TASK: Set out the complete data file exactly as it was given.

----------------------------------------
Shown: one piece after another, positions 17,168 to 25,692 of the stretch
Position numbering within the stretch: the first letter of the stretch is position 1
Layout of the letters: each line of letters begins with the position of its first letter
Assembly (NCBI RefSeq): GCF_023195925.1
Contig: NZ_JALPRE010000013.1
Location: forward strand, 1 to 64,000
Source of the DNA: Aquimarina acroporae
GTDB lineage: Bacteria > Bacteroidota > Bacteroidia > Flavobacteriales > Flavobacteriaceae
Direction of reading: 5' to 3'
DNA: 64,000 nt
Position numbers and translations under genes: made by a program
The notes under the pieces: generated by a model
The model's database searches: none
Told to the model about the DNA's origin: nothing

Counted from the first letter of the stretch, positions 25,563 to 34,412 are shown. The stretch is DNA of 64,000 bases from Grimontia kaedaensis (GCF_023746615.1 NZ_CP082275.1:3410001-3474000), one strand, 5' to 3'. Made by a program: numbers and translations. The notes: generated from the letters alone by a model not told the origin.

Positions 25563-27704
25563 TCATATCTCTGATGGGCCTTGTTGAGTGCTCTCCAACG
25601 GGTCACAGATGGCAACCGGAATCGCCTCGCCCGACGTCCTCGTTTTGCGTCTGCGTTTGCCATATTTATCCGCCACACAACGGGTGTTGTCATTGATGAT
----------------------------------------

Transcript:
Shown: one piece after another, positions 17,168 to 25,692 of the stretch
Position numbering within the stretch: the first letter of the stretch is position 1
Layout of the letters: each line of letters begins with the position of its first letter
Assembly (NCBI RefSeq): GCF_023195925.1
Contig: NZ_JALPRE010000013.1
Location: forward strand, 1 to 64,000
Source of the DNA: Aquimarina acroporae
GTDB lineage: Bacteria > Bacteroidota > Bacteroidia > Flavobacteriales > Flavobacteriaceae
Direction of reading: 5' to 3'
DNA: 64,000 nt
Position numbers and translations under genes: made by a program
The notes under the pieces: generated by a model
The model's database searches: none
Told to the model about the DNA's origin: nothing

Counted from the first letter of the stretch, positions 25,563 to 34,412 are shown. The stretch is DNA of 64,000 bases from Grimontia kaedaensis (GCF_023746615.1 NZ_CP082275.1:3410001-3474000), one strand, 5' to 3'. Made by a program: numbers and translations. The notes: generated from the letters alone by a model not told the origin.

Positions 25563-27704
25563 TCATATCTCTGATGGGCCTTGTTGAGTGCTCTCCAACG
25601 GGTCACAGATGGCAACCGGAATCGCCTCGCCCGACGTCCTCGTTTTGCGTCTGCGTTTGCCATATTTATCCGCCACACAACGGGTGTTGTCATTGATGAT